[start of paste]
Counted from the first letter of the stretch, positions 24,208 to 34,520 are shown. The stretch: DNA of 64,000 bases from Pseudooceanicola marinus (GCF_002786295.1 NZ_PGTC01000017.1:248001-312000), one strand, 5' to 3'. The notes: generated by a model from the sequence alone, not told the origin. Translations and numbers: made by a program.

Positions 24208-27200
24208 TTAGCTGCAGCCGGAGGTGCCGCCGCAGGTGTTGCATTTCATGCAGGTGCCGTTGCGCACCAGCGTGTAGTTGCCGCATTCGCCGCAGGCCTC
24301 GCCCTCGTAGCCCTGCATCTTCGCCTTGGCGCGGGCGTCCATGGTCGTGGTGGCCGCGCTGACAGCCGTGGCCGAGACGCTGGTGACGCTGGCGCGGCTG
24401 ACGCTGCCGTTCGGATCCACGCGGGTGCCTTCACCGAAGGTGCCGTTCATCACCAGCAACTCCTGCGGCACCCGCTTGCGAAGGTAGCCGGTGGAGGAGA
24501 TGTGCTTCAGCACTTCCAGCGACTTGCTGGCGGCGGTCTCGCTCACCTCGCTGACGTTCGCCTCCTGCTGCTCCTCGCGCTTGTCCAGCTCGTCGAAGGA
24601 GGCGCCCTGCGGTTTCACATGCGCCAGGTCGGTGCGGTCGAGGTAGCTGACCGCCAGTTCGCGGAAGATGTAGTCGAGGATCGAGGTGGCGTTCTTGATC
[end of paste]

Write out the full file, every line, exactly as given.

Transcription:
Counted from the first letter of the stretch, positions 24,208 to 34,520 are shown. The stretch: DNA of 64,000 bases from Pseudooceanicola marinus (GCF_002786295.1 NZ_PGTC01000017.1:248001-312000), one strand, 5' to 3'. The notes: generated by a model from the sequence alone, not told the origin. Translations and numbers: made by a program.

Positions 24208-27200
24208 TTAGCTGCAGCCGGAGGTGCCGCCGCAGGTGTTGCATTTCATGCAGGTGCCGTTGCGCACCAGCGTGTAGTTGCCGCATTCGCCGCAGGCCTC
24301 GCCCTCGTAGCCCTGCATCTTCGCCTTGGCGCGGGCGTCCATGGTCGTGGTGGCCGCGCTGACAGCCGTGGCCGAGACGCTGGTGACGCTGGCGCGGCTG
24401 ACGCTGCCGTTCGGATCCACGCGGGTGCCTTCACCGAAGGTGCCGTTCATCACCAGCAACTCCTGCGGCACCCGCTTGCGAAGGTAGCCGGTGGAGGAGA
24501 TGTGCTTCAGCACTTCCAGCGACTTGCTGGCGGCGGTCTCGCTCACCTCGCTGACGTTCGCCTCCTGCTGCTCCTCGCGCTTGTCCAGCTCGTCGAAGGA
24601 GGCGCCCTGCGGTTTCACATGCGCCAGGTCGGTGCGGTCGAGGTAGCTGACCGCCAGTTCGCGGAAGATGTAGTCGAGGATCGAGGTGGCGTTCTTGATC